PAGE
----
It is fact, I was lead on a mission one night, no illumination with a visability forecast of 3 to 5 mile dust and haze. Tower was reporting 5 miles and we launched. We got to the test fire area and I could not see our targets, they were 1.5 kilometers away, I turned back for the airfield and could not see it until I was 1.8 miles out. I gave tower a PIREP and at the same time a section of 53's turned around and reported 2 miles. That night tower never reported less than 5 miles even though they recieved several pireps reporting less. That same evening I was asked(pressured) 3 times if I would attempt to launch based on what tower was reporting and because I could not cancel a mission. My answer was " I am on weather hold" and I stayed on hold the rest of the night. The biggest thing is that I lived to fly another day, and so did everyone else. So please do not say it sounds like !@#$, it happenes here all the time.

Posted by: CW4 in Bert's Unit | May 24, 2006 09:01 AM

Maybe they should put the Weather Channel on Armed Forces TV?

Funny, but thousands of civilian commercial flights take off and land in lousy weather every month and there is never any incident. But leave it to the military to screw up elementary avionics. This is so sad, on too many levels.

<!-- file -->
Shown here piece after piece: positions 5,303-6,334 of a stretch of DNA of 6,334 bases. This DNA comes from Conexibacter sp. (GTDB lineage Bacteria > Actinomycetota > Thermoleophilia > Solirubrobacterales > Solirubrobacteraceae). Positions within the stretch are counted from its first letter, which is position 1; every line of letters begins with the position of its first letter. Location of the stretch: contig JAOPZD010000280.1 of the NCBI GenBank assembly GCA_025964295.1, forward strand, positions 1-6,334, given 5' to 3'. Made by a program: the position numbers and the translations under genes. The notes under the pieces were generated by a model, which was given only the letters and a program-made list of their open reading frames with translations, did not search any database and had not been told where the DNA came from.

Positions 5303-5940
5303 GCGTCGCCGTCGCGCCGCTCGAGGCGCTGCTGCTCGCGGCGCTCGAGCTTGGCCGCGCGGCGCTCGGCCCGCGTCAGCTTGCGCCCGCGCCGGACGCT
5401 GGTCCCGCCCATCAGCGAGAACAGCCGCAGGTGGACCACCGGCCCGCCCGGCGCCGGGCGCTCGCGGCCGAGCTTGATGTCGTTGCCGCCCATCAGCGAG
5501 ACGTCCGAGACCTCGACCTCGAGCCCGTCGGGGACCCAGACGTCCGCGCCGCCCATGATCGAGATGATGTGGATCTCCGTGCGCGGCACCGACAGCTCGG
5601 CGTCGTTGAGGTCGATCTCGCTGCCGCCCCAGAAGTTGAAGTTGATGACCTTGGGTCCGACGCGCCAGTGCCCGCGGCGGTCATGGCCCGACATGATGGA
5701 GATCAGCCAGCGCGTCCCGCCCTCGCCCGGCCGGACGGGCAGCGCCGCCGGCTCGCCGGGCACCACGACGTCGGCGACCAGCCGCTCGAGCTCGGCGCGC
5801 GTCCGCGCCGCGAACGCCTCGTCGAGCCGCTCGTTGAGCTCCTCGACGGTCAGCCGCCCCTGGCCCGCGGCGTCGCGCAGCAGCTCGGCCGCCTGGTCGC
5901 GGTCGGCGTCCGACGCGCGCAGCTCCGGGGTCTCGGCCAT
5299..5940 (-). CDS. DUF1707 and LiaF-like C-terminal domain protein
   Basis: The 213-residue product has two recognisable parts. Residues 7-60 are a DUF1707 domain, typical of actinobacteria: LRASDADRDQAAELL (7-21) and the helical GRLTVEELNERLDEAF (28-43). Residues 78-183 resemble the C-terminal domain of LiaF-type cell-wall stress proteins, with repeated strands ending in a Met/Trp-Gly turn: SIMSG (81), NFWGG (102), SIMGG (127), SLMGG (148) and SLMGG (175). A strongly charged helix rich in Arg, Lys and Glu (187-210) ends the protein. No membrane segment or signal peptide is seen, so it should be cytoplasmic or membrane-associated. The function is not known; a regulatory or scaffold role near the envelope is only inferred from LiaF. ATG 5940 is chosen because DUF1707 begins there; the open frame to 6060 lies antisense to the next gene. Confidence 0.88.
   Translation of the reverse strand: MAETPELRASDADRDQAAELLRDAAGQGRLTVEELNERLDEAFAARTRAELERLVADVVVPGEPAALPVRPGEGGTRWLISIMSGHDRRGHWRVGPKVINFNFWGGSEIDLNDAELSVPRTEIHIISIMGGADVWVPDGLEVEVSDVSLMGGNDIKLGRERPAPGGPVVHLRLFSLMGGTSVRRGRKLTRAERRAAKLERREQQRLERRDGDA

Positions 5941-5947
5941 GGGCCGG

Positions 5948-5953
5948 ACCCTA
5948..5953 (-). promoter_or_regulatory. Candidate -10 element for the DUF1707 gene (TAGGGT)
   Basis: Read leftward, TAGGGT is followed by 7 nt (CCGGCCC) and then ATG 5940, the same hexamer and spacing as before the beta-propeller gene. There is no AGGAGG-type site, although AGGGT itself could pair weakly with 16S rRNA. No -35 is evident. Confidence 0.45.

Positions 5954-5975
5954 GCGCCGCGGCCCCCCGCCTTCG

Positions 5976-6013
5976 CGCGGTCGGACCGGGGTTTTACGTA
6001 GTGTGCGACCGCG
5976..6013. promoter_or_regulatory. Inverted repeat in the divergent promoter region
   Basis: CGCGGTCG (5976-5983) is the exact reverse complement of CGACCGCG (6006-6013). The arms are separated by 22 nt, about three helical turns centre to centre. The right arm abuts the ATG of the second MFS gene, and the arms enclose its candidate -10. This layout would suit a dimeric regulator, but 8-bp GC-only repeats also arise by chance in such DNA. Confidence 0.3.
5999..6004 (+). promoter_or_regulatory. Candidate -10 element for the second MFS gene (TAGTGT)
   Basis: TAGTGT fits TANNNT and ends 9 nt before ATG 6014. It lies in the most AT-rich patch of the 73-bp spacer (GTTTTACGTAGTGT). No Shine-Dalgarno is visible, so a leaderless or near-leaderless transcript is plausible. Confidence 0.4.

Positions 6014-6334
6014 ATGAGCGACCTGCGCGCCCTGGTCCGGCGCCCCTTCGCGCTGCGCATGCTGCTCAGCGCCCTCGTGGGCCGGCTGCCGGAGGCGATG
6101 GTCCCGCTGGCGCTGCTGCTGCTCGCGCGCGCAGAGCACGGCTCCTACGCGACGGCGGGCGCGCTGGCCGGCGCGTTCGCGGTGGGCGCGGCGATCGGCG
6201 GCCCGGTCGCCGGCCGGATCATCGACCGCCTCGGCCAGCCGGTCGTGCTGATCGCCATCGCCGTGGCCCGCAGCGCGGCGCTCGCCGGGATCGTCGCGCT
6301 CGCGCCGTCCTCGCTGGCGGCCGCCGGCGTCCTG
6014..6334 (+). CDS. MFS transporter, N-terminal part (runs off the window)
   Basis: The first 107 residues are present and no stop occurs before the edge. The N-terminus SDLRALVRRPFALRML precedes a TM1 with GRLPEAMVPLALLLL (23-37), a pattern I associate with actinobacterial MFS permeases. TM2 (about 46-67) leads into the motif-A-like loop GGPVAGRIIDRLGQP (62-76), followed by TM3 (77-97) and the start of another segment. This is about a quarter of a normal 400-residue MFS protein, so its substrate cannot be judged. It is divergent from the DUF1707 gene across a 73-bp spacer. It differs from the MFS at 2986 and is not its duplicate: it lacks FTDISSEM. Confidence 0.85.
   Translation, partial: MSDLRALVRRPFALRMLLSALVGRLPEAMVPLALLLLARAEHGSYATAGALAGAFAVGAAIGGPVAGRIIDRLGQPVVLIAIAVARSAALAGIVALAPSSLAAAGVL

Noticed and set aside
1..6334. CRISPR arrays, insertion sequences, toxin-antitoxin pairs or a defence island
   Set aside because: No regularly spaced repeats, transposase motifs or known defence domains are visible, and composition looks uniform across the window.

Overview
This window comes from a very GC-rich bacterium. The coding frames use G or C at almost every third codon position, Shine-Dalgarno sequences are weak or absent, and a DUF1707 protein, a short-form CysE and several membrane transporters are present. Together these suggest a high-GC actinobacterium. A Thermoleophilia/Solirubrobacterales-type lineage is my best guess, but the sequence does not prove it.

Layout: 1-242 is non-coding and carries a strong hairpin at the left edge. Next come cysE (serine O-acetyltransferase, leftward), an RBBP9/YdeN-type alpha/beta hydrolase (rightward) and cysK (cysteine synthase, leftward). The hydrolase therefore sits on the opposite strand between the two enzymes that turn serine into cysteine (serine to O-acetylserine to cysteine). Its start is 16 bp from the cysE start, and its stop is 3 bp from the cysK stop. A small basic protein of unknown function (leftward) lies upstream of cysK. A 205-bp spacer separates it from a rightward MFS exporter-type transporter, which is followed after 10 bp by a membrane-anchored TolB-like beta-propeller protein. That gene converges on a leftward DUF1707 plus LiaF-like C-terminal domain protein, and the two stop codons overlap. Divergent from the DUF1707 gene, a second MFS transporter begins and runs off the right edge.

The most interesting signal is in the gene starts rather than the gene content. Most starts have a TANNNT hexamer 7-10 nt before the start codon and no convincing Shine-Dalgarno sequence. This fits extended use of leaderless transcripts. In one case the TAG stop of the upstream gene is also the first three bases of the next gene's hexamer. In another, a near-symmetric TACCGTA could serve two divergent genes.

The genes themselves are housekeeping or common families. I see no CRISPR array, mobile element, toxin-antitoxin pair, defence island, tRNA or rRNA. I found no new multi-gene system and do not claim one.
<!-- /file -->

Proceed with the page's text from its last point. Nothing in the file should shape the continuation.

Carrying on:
Of course, why is Bert & Co. even in the air? Do the insurgents have their own air force?

More interesting, however, is the writing style of this blog -- it pinballs all over the place (this is, admittedly, one of the better postings in regard to the construction of sentences). If Bert ever bothers to answer any of these postings, it might be interesting to know who is "helping" him write this stuff.

Posted by: E. Etage | May 24, 2006 09:13 AM

You idiot - Bert is not a reporter with the Post so give him some slack with his "construction of sentences". Since he had to go to Iraq with his unit, he chose to post blogs about what he is going through. Good God - this is interesting stuff no matter in what format it is written! Go Bert, stay safe, you and the rest are in my prayers!

Someone out there

Posted by: | May 24, 2006 09:47 AM

When I flew for Stategic Air Command some 40 years ago we had weather minimums, but they were always waved for "Higher Headquarters Missions". When I flew for a Major Airline for over 30 years, we always launched. We may take a delay for weather to move, but we always went eventually. The only good weather observer is the pilot looking out thru the windscreen!, or watching his radar. Take it too 'em young WO-2 Stover. God speed.

Posted by: JStiegel | May 24, 2006 11:35 AM

E Etage,
You are showing a complete lack of understanding of the differences between commercial and military aviation, specifically rotary wing (helicopter) military aviation. Airliners take off from runways, under the control of air traffic controllers, fly "their mission" up at altitude, again, under the control of the air traffic control system, and then land on runways, again, under air traffic control. For the type of missions described by the warrant officer, none of that applies.

Posted by: exhelodrvr | May 24, 2006 05:58 PM